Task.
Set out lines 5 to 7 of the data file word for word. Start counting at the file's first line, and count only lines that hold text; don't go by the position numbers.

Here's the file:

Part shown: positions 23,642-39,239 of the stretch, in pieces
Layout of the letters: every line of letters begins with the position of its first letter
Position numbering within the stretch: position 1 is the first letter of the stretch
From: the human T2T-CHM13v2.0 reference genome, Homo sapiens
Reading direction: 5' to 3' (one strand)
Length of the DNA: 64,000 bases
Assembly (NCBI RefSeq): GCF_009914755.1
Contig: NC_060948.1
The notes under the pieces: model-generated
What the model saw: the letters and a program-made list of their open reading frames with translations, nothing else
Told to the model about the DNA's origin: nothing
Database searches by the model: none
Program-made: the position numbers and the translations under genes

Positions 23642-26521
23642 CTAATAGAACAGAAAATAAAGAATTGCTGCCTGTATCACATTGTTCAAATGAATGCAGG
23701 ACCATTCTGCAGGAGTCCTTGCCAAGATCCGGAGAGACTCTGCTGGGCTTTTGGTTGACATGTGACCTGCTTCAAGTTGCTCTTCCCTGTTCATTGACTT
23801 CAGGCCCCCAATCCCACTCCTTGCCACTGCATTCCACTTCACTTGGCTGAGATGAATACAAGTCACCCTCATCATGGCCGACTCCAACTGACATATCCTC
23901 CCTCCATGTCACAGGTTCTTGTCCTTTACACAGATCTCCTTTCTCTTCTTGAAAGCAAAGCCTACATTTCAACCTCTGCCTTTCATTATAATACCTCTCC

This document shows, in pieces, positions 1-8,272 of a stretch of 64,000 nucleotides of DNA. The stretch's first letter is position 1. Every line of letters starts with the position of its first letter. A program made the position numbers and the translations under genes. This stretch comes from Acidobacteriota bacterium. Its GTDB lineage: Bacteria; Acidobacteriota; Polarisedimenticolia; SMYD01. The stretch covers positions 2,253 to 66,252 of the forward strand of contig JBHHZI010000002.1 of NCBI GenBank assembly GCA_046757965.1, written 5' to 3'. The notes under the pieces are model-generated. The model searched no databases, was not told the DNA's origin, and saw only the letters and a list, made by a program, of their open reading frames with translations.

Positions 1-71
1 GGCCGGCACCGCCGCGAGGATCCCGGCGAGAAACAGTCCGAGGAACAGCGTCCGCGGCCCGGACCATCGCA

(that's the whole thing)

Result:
Reading direction: 5' to 3' (one strand)
Length of the DNA: 64,000 bases
Assembly (NCBI RefSeq): GCF_009914755.1